The usual expectation was for the United States to play that leadership role as it was still the most powerful democratic nation in the world.
But Donald Trump, the man in charge of the US administration when the COVID-19 pandemic broke out and spread uncontrollably, played politics, vilifying China rather than rolling up his sleeves to play the commander in chief role in the global war against the invisible enemy.
Displaying an irresponsible behaviour and thereby giving credence to the claim that he was a misfit for leadership, Trump became a problem to the country’s top disease control experts as he did not care about health guidelines such as wearing face masks, physical distancing and lockdowns. The bad example he set aggravated the pandemic in the United States. So much so, he, his family members and several White House officials were afflicted by the disease. His lackadaisical attitude amounted to criminal negligence and should have been a cause for a third impeachment bid against him.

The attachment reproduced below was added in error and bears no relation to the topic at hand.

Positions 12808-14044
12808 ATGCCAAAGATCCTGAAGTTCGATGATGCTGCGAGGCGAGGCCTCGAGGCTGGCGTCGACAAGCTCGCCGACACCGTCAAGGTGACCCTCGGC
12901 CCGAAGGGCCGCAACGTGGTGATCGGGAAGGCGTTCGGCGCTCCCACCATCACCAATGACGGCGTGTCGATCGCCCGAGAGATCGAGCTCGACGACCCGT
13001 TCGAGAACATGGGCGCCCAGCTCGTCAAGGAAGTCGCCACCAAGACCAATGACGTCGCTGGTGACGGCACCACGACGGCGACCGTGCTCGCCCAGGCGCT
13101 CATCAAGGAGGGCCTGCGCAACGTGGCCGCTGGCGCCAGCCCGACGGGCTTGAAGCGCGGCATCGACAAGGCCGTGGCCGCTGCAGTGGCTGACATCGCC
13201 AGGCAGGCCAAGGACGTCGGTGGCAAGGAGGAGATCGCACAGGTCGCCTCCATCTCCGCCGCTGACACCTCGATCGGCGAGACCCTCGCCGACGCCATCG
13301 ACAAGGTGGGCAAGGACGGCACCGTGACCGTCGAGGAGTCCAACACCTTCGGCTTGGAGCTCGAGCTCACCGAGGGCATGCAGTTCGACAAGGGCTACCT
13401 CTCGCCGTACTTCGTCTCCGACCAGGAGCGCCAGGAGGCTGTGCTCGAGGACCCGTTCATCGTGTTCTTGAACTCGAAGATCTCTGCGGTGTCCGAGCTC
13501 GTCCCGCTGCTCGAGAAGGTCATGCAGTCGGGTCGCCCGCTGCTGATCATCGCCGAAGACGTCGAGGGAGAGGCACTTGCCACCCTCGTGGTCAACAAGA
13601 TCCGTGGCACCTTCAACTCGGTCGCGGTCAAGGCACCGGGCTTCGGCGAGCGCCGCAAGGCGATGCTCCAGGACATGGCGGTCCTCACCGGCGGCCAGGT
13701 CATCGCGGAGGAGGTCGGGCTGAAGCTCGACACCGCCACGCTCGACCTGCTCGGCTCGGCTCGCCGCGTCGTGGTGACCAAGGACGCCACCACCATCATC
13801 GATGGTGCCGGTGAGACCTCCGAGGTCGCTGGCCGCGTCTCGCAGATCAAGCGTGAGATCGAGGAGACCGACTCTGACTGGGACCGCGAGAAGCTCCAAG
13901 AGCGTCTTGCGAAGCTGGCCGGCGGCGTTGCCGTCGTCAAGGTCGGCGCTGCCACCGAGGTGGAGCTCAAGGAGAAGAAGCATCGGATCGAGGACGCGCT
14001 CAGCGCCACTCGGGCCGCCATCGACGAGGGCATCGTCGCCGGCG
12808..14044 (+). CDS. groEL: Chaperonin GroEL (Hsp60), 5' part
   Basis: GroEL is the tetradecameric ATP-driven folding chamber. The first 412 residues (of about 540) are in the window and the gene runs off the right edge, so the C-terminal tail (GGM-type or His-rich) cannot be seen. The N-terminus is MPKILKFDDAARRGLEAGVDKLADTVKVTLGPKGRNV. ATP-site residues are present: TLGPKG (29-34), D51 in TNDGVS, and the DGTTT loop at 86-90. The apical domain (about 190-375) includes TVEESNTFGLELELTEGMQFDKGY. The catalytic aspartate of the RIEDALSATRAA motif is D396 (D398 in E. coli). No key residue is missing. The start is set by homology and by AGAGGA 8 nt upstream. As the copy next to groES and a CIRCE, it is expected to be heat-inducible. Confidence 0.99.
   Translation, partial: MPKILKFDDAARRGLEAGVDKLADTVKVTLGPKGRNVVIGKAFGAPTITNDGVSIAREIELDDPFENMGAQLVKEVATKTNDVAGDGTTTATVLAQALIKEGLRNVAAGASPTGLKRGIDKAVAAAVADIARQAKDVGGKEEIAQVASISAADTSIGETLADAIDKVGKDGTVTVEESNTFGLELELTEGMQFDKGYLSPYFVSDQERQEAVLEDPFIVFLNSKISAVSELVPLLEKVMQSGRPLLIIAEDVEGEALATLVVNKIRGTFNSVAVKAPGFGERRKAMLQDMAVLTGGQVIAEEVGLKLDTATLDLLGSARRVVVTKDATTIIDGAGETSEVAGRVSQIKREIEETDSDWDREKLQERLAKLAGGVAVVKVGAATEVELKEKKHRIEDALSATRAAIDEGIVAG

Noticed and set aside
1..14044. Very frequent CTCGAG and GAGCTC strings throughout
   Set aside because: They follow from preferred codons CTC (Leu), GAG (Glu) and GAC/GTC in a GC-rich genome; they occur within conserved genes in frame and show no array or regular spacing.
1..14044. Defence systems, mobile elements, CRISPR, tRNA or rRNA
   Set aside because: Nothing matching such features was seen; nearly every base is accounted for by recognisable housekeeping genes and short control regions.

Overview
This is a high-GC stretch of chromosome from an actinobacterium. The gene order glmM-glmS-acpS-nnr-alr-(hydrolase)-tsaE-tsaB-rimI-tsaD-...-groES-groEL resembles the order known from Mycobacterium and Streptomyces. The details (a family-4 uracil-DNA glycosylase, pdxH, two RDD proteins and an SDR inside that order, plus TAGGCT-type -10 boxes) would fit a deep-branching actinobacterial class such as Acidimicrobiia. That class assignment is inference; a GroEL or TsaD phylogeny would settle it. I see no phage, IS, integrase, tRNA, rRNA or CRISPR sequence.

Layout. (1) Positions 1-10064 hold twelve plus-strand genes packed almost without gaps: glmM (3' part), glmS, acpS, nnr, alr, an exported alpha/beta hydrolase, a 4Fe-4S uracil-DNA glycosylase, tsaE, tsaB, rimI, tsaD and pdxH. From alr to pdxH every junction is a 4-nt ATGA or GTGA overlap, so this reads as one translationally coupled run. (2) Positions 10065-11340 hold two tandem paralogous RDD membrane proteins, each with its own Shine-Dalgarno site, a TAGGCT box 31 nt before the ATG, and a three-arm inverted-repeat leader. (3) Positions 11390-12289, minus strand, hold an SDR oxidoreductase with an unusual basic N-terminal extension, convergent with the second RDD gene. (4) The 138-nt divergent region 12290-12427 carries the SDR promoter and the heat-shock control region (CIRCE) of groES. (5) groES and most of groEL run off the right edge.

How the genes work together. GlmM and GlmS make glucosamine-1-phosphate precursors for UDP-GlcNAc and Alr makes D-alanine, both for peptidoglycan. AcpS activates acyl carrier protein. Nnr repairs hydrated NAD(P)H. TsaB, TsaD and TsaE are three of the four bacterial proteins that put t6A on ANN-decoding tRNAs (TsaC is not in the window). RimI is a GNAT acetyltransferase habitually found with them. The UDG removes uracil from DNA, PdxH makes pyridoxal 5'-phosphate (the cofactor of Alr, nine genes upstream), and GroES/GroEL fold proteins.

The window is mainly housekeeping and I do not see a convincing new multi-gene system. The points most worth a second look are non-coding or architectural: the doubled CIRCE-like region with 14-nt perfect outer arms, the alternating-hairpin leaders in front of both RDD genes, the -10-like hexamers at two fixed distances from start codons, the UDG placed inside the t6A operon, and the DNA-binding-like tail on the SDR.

Blissfully, Trump is now is history. There is once again an opportunity for world leaders to come together in the war against the COVID virus.
The UN chief now says scientists, vaccine producers and those who can fund the effort should have come together to ensure that all people in every nation get inoculated as soon as possible.
To give the proposed global plan a shot in the arm, the Secretary General is calling on the G7 nations which are meeting on Friday to fund it. He believes the world’s economically powerful nations represented in G20 can establish an emergency task force equipped with the capacity to bring together “the pharmaceutical companies and key industry and logistics actors”.